The film was originally released in four parts over four weeks. As with many early films it suffered cuts and depredations. Gance actually produced a sound version in the 1930s. Now the epic drama can be seen in one sitting, though this is nearly three hours in length. It remains one of the great achievements of French cinema. It was also the first in a series of silent epics that dramatised what has become known as the First World War. And as in 1919 the audience will find the drama and emotion of the film heightened by the live musical accompaniment.

Tomboy (France 2011)

Lisa (Jeanne Disson, left) and Laure/Mikael (Zoé Héran)

Lisa (Jeanne Disson, left) and Laure/Mikael (Zoé Héran)

Céline Sciamma is about to become much better known as her new film Bande de filles (Girlhood) is currently drawing enthusiastic audiences and critical attention in Paris. Before I review that film, after it appeared at the London Film Festival, I thought it might be useful to look at Sciamma’s second feature, Tomboy.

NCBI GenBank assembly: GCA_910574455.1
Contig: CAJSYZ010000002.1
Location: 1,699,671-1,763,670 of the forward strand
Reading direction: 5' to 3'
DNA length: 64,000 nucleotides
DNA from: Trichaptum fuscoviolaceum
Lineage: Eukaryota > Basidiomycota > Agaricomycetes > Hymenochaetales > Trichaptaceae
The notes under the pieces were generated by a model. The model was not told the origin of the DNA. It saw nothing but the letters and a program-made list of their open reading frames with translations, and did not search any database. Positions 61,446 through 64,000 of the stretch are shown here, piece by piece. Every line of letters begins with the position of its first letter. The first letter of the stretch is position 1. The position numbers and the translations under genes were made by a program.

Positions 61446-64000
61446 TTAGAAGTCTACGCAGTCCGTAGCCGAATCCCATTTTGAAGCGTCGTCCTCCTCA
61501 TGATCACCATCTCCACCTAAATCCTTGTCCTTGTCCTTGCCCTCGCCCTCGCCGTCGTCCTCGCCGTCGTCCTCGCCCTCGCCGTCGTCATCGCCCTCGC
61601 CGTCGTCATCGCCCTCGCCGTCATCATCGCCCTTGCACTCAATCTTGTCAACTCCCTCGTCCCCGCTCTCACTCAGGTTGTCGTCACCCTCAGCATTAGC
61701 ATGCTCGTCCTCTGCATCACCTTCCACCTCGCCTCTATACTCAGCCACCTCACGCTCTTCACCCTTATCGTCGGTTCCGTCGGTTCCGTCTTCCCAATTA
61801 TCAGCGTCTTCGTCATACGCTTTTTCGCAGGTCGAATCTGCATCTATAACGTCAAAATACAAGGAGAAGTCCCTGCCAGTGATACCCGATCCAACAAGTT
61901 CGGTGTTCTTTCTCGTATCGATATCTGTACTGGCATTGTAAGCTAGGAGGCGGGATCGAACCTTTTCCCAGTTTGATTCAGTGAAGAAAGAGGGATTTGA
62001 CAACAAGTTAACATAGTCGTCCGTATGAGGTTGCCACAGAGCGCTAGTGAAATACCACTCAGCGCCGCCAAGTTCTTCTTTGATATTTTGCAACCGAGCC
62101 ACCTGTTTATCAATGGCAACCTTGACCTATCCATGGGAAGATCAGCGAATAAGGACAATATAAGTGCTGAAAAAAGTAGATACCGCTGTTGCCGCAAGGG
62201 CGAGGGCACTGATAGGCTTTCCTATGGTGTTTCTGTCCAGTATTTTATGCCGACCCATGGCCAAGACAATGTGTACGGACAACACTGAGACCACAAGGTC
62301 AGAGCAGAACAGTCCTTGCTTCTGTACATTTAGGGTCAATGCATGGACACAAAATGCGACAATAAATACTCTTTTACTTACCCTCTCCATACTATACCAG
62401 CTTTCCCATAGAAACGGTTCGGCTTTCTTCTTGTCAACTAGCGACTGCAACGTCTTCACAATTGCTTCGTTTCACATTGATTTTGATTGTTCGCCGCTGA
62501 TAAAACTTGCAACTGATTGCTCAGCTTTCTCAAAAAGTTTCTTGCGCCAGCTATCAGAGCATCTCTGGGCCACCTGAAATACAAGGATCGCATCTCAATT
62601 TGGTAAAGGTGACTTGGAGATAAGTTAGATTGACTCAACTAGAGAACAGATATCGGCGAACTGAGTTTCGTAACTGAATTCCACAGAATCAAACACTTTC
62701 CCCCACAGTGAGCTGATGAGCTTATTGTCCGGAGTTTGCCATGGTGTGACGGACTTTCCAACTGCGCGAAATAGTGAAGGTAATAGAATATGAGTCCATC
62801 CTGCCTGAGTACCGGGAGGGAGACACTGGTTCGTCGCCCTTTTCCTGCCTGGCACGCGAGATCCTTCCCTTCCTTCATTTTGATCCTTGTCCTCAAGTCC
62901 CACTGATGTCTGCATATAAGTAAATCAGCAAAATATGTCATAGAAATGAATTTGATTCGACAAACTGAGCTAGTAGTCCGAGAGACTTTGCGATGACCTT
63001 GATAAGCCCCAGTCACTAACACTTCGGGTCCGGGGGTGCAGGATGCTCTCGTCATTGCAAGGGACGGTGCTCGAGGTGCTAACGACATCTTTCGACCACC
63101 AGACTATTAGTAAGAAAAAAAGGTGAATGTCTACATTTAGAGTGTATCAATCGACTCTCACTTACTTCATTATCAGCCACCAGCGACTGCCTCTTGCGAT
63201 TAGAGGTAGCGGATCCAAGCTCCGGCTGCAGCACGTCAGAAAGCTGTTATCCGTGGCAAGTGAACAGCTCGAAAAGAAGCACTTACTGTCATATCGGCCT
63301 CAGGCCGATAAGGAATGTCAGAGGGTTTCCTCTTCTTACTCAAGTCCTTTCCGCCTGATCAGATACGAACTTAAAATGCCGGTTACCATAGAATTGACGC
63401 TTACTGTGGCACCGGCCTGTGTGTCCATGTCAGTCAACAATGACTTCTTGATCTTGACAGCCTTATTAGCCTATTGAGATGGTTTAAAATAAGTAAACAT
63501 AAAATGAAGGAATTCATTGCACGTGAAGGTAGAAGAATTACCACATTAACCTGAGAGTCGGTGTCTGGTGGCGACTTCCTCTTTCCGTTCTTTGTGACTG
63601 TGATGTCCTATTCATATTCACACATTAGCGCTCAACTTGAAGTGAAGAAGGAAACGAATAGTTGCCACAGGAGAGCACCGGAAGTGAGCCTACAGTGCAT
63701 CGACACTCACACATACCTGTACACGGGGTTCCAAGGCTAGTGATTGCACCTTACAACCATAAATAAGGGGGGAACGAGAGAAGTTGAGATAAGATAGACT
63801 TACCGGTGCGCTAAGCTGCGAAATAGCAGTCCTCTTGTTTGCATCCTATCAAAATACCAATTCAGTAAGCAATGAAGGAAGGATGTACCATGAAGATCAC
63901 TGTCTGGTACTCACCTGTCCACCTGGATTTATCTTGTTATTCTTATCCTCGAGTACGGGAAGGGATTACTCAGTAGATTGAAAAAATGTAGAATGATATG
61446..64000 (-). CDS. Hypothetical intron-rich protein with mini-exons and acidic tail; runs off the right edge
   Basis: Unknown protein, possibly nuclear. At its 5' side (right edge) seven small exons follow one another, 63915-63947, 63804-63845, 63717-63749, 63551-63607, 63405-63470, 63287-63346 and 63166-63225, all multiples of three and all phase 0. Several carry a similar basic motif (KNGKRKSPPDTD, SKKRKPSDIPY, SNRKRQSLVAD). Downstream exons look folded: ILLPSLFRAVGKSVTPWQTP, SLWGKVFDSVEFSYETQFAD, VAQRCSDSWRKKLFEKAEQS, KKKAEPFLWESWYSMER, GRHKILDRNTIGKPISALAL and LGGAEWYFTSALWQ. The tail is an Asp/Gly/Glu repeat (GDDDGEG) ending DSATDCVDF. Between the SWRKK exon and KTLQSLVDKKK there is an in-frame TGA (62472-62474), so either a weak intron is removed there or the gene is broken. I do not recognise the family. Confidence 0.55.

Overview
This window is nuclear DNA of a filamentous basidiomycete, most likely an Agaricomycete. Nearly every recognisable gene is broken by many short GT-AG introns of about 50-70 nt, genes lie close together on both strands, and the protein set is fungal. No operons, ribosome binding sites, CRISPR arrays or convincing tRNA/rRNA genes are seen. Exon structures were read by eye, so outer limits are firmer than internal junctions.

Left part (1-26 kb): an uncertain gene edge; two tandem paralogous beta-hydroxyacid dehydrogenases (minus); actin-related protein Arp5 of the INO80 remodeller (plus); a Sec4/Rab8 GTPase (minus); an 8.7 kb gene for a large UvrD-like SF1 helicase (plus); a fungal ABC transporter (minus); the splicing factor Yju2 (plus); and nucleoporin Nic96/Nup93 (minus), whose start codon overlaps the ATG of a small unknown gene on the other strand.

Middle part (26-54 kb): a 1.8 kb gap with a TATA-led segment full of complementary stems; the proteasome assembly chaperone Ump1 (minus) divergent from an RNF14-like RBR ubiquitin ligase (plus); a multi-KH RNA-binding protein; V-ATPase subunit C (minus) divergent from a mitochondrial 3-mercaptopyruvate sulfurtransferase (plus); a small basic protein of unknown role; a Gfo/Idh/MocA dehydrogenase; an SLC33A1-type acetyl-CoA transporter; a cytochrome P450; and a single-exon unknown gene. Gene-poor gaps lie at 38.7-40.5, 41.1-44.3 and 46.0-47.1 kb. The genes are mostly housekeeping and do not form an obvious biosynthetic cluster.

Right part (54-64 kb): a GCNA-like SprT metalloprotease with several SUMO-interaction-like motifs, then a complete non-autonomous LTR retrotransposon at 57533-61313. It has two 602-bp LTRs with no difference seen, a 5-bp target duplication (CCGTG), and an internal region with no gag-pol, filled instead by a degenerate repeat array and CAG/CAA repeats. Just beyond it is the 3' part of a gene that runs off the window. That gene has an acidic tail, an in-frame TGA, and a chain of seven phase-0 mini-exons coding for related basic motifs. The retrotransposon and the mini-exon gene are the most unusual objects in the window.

All three of Sciamma’s features involve questions about gender roles – the first, Water Babies (France 2007) focused on 15 year-old girls at a swimming pool. The ‘tomboy’ of the title in her second film is Laure (Zoé Héran) a skinny 10 year-old whose family is moving to a new flat somewhere in the Île-de-France region. It’s summer and the area is a fantastic playground for the local children with woods and a lake as well as a tarmac football pitch. Laure quickly meets Lisa – a girl possibly a year or two older but certainly much more developed in her progress through puberty. Laure tells Lisa that her name is Mikael and allows her to think that her new friend is a boy. At home, Laure’s mother is heavily pregnant with her third child (a boy) and Laure’s younger sister, 6 year-old Jeanne, wants to join the gang of children playing outside. At first Laure refuses to take her along – she might accidentally reveal the deception about Laure’s gender identity. But of course Laure will be ‘exposed’ at some point anyway . . .